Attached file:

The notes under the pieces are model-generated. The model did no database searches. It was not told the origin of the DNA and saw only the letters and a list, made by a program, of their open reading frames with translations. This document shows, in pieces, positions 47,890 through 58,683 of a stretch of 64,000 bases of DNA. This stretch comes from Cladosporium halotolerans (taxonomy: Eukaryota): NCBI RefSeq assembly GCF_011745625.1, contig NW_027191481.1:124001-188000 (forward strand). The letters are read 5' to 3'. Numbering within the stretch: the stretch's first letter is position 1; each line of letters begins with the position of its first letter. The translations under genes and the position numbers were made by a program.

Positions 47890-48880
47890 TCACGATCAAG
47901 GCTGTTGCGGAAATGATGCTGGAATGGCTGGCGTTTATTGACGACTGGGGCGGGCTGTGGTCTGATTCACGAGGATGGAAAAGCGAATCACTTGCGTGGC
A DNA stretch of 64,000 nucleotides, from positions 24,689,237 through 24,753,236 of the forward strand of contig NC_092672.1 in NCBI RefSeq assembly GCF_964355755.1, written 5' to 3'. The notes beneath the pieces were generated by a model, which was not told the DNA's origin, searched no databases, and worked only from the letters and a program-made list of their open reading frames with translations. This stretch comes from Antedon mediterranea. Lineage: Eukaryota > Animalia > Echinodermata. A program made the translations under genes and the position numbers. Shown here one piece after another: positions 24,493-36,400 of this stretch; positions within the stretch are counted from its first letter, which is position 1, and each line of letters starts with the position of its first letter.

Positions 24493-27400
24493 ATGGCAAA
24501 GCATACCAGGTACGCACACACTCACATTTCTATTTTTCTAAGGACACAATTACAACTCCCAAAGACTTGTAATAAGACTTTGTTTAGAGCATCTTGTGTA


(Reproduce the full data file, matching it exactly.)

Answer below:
The notes under the pieces are model-generated. The model did no database searches. It was not told the origin of the DNA and saw only the letters and a list, made by a program, of their open reading frames with translations. This document shows, in pieces, positions 47,890 through 58,683 of a stretch of 64,000 bases of DNA. This stretch comes from Cladosporium halotolerans (taxonomy: Eukaryota): NCBI RefSeq assembly GCF_011745625.1, contig NW_027191481.1:124001-188000 (forward strand). The letters are read 5' to 3'. Numbering within the stretch: the stretch's first letter is position 1; each line of letters begins with the position of its first letter. The translations under genes and the position numbers were made by a program.

Positions 47890-48880
47890 TCACGATCAAG
47901 GCTGTTGCGGAAATGATGCTGGAATGGCTGGCGTTTATTGACGACTGGGGCGGGCTGTGGTCTGATTCACGAGGATGGAAAAGCGAATCACTTGCGTGGC
A DNA stretch of 64,000 nucleotides, from positions 24,689,237 through 24,753,236 of the forward strand of contig NC_092672.1 in NCBI RefSeq assembly GCF_964355755.1, written 5' to 3'. The notes beneath the pieces were generated by a model, which was not told the DNA's origin, searched no databases, and worked only from the letters and a program-made list of their open reading frames with translations. This stretch comes from Antedon mediterranea. Lineage: Eukaryota > Animalia > Echinodermata. A program made the translations under genes and the position numbers. Shown here one piece after another: positions 24,493-36,400 of this stretch; positions within the stretch are counted from its first letter, which is position 1, and each line of letters starts with the position of its first letter.

Positions 24493-27400
24493 ATGGCAAA
24501 GCATACCAGGTACGCACACACTCACATTTCTATTTTTCTAAGGACACAATTACAACTCCCAAAGACTTGTAATAAGACTTTGTTTAGAGCATCTTGTGTA